- Paperback: 608 pages
- Publisher: Scribner; Reprint edition (August 9, 2011)
- Language: English
- ISBN-10: 1439170916
- ISBN-13: 978-1439170915
- Product Dimensions: 6.1 x 1.6 x 9.2 inches
- Shipping Weight: 1.4 pounds (View shipping rates and policies)
- Average Customer Review: 1,740 customer reviews
- Amazon Best Sellers Rank: #3,014 in Books (See Top 100 in Books)
Enter your mobile number or email address below and we'll send you a link to download the free Kindle App. Then you can start reading Kindle books on your smartphone, tablet, or computer - no Kindle device required.
To get the free app, enter your mobile phone number.
Other Sellers on Amazon
+ $3.98 shipping
+ Free Shipping
+ $3.99 shipping
The Emperor of All Maladies: A Biography of Cancer Paperback – August 9, 2011
|New from||Used from|
Frequently bought together
Customers who bought this item also bought
“This volume should earn Mukherjee a rightful place alongside Carl Sagan, Stephen Jay Gould, and Stephen Hawking in the pantheon of our epoch's great explicators.”—Boston Globe
About the Author
Siddhartha Mukherjee is the author of The Emperor of All Maladies: A Biography of Cancer, winner of the 2011 Pulitzer Prize in general nonfiction, and The Laws of Medicine. He is the editor of Best Science Writing 2013. Mukherjee is an assistant professor of medicine at Columbia University and a cancer physician and researcher. A Rhodes scholar, he graduated from Stanford University, University of Oxford, and Harvard Medical School. He has published articles in Nature, The New England Journal of Medicine, The New York Times, and Cell. He lives in New York with his wife and daughters. Visit his website at: SiddharthaMukherjee.com
Try the Kindle edition and experience these great reading features:
1,740 customer reviews
Review this product
Read reviews that mention
Showing 1-8 of 1,740 reviews
There was a problem filtering reviews right now. Please try again later.
When you are told you have cancer you are bewildered. You are also very angry. I asked myself was there something I had done in my past that was going to deprive me seeing my two sons grow up into happy young men and dads. The first two weeks go by in a weird nightmare. Day 17 your hair falls out. Your peeing orange from the chemo drugs, which have put me off lucozade for life. You double check all your insurances are up to date and update a well to make sure my wife does not have any hassles with the tax authorities. At the age of 44 you are very angry. You realise you are likely going to die. You are angry because you have no idea what is doing it. What you planned for when you were older is all meaningless. But, thanks to certain stubbornness and amazing treatment and care, and a generous sift of life from a German donor of life giving stem cells, I am alive.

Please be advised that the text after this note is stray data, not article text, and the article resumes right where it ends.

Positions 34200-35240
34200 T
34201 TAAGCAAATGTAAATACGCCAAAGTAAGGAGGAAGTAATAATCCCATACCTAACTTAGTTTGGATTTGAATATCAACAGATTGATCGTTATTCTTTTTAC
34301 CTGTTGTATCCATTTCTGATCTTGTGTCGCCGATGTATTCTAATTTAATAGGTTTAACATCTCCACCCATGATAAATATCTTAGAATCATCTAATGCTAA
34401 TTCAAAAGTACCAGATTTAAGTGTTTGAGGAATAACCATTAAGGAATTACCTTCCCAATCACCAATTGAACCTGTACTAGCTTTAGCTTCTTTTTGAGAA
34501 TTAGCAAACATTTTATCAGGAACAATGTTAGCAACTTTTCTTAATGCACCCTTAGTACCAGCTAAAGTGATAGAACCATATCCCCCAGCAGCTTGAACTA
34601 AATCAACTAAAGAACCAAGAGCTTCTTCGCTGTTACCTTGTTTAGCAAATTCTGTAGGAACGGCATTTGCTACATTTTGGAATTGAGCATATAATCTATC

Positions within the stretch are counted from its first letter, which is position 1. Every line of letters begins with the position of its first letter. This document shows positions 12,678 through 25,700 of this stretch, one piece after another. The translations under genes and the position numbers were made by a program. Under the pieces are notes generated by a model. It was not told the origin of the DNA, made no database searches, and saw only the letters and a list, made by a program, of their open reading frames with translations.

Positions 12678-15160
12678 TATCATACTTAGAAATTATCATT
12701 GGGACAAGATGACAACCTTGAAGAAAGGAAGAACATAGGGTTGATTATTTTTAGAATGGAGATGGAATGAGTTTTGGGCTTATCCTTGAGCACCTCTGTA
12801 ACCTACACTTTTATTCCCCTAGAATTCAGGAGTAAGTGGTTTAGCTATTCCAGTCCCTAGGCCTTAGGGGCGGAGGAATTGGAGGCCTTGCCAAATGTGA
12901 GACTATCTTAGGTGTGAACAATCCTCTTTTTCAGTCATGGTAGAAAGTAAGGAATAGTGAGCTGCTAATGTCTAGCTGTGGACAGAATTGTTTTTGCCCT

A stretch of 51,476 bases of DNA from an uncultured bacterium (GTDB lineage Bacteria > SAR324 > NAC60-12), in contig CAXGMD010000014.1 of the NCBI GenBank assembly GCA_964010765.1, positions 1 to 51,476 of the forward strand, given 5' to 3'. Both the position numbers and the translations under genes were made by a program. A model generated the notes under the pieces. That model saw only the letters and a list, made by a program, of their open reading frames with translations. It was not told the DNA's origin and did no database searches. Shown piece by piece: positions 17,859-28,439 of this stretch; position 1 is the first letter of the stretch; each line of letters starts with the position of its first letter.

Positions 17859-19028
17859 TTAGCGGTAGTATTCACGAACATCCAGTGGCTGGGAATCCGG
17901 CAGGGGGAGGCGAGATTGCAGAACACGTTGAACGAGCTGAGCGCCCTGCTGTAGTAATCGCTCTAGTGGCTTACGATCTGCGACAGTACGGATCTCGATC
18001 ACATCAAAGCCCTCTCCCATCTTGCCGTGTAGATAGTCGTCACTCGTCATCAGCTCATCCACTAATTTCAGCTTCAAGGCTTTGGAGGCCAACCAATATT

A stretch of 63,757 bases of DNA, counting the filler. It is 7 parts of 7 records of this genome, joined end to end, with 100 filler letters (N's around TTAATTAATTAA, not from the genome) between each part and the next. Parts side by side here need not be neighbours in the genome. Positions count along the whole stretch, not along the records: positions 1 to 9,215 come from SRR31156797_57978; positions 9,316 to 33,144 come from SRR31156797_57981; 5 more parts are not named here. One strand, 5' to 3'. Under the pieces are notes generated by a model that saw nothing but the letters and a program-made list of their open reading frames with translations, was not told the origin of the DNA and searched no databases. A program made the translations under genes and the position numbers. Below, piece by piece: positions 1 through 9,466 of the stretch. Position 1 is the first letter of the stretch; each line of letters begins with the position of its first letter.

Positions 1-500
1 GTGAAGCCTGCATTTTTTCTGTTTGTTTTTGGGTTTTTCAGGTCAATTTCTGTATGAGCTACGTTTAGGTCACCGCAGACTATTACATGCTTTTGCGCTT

This book helps explain many of the questions I had. It does it in a way that makes sense if you don't have a degree in science. What was until recently a death sentence is no longer the case. The battle against cancer was waged by intrepid individuals, and this book explains the war so far. It outlines the causes of cancer, whether it is a virus, bacteria, induced by smoking or chemicals, or just our own body playing up and turning on itself. It explains how our own understanding is still basic but advancing year by year, and treatments, if not cures, are being found for many, although not all cancers.
I learned that was once a death sentence is not the case today. I am looking forward to see my sons become men. This book gave me clarity, it gave me hope.
Across the book, we are also introduced to ways of fighting or stalling the advance of cancer: radical surgery and radical mastectomy, X-rays, cytotoxics, monoclonal antibodies, tyrosine kinase inhibitors and S. Mukherjee explains really well how all of the above function (or don't function in some cases). One of the strengths of the book is that it gives a behind the scenes look at how certain drugs or procedures came to be (Druker's struggles with developing imatinib) or how other procedures were proven to be too radical and changed such as Halsted's radical mastectomy.
The fight to find a cure for cancer has triggered enormous social forces in the 20th century and in the book we are introduced to some of the main characters: Sidney Farber and the Jimmy Fund, Mary Lasker and the American Cancer Society both determined to enact policy changes that will get more resources allocated to the war against cancer. These are just a few figures in this war, but there were other forces as well that fought for cigarette labeling for example, or more personal struggles related to compassionate drug use.
S. Mukherjee ends the book on a more positive note. All throughout the book we get the impression that primitive forces are battling a very complex disease, using disfiguring surgery or drugs that oftentimes end up causing cancer themselves. The final few chapters are not so gloomy, he takes a molecular biologist's view of the disease and explains our current understanding of the processes and pathways involved and you do get the impression that by 2050 we will be able to target the specific pathways and mutations that make up a particular form of cancer.